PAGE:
I've been playing with my 5 year old and teaching her how to play board games (chess, checkers, go, etc) and card games.

To make the study consistent we play 30 minutes every day. But I was wondering - should we perhaps stick to one game first so she could focus better and learn how to play that one game , and only after she is fairly good with the first game, then proceed with the next one, then next one, etc.

Or varying the games is more beneficial?

2 Answers 2


Board and card games are a great activity idea. I think that 5 is old enough to be able to handle moderately complicated rules, but (more importantly) old enough to keep track of what rules apply to which game. Indeed, the variation of many new games probably helps memory and strategy skills, since she has to keep things straight!

The trick is to balance the new information against making things too repetitive. Too many new games at once is confusing for anybody; playing chess (fairly complex) for many days in a row to practice could potentially get boring and frustrating (I hated chess as a child!). I don't think there is any firm guideline that would really work, just keep an eye on how well she's understanding things and how much fun she seems to be having.

(As a side note: in my experience, when a five-year-old starts to cheat or simply ignore rules, she's bored or frustrated. That's a good sign it's time to switch games...)

  • thanks for the side note. i am using the same approach too and it works great for me. i usually teach a complex games first - chess, etc and at the and of the play sessions we switch to "easier" games. BUT i was thinking - is there a benefit of playing TOO MANY (10+) games during the week or it is better to concetrate on just 2 or 3.
    – user413
    Mar 29, 2013 at 0:49
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    I think I understand your approach a little better :) I'd guess 10+ would probably be pushing her limits, although it would be interesting to see how well she coped with it. I'd probably go with 4-5.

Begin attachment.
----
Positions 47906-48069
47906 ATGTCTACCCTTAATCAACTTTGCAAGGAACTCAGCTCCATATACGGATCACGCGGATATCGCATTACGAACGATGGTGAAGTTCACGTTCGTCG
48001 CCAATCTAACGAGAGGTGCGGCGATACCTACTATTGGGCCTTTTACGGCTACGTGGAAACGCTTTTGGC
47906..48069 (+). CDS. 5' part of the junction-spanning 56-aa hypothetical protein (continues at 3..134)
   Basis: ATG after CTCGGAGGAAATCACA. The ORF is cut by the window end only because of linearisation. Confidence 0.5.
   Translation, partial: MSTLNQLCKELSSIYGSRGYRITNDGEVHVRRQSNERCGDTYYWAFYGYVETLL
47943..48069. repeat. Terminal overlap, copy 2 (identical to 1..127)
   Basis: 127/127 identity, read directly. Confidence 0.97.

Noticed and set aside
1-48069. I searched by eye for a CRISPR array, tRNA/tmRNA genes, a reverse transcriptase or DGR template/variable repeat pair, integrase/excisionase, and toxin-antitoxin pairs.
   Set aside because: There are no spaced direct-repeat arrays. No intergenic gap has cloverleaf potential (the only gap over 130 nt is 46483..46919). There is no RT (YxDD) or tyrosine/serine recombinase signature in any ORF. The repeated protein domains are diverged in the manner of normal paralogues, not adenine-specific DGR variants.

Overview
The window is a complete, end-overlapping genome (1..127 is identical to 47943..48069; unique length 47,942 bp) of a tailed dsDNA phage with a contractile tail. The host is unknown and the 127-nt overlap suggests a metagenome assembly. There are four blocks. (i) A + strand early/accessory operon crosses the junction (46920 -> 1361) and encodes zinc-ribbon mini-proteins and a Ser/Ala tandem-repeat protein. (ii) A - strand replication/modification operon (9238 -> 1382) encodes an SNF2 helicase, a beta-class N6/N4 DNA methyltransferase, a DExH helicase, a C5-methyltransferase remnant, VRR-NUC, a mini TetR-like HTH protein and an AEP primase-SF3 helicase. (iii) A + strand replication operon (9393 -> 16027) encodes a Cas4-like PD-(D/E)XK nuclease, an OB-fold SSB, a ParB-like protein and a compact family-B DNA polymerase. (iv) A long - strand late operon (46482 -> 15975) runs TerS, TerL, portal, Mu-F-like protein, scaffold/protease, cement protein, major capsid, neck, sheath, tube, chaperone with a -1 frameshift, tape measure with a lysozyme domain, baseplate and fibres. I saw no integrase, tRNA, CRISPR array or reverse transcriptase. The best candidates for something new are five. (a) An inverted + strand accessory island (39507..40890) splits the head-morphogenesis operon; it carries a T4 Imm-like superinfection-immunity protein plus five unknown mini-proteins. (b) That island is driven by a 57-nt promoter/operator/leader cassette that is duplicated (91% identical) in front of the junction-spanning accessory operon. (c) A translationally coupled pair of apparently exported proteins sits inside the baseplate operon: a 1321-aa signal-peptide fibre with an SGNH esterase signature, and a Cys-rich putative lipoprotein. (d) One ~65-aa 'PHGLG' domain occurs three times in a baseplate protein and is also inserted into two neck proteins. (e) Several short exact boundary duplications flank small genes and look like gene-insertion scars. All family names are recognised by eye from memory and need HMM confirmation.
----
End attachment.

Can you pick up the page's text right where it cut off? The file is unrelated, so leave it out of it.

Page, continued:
– Acire
    Mar 29, 2013 at 1:03
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    This is a pretty good answer, but I'm not sure I agree with the statement that "When a five-year-old starts to cheat or simply ignore rules, she's bored or frustrated. That's a good sign it's time to switch games...)" While that may be the case, five-year-olds are fairly notorious for pushing boundaries as well as being self-centered to the point that they think they should be able to change the rules as they see fit. It may be time to change games, but it may be time for a quick discussion on sportsmanship.
    – Kevin
    Apr 1, 2013 at 13:57
  • That is a good point, Kevin, and I appreciate the extra detail and recommendation. I threw the last sentence in there without much thought -- my kids' cheating was often correlated with boredom, but it certainly wasn't the only cause, and regardless of source it shouldn't be ignored :-)
    – Acire
    Apr 1, 2013 at 14:02
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    Kevin, thanks for the point re: "pushing the boundaries and chagining the rules as they see fit." According to Erikson [link]en.wikipedia.org/wiki/… 5yr is the age where it is important to let the kid to develop initiative. I am trying to use that cheating as a creativity device and let her to invent her own rules for her own game. e.g. when she is bored with the checkers - she invent her own "checkers" and then she teaches me back she is focused as never.
    – user413
    Apr 2, 2013 at 15:18

There are several reasons to think that the best thing you can do for your kids is indeed to switch the games constantly:

  1. First, real life consists of constant changes of rules: driving rules, office rules, family rules, school rules, romantic relationship rules, sports rules, etc. So it is realistic to expect people to change the rules they are playing by constantly.

  2. The prefrontal cortex, associated to self-control, can be trained by asking your brain to change the rules by which it works: for example, if you play a game of rule changing "say red when I say green", and then "say green when I say green", you are training your kids control of their own mind. Observe how kids' teachers, especially coaches, start sessions by playing these games to get kids into self-control, coach obedience mode: they will say run to the wall if I say "one two three, run, sir!" but don't run if I say "one, two, three, run!"...

  3. Generally, you want to train your child to be able to quickly get a sense for the rules of any game. That type of 'neuroplasticity" should in principle help them adapt to many challenges.

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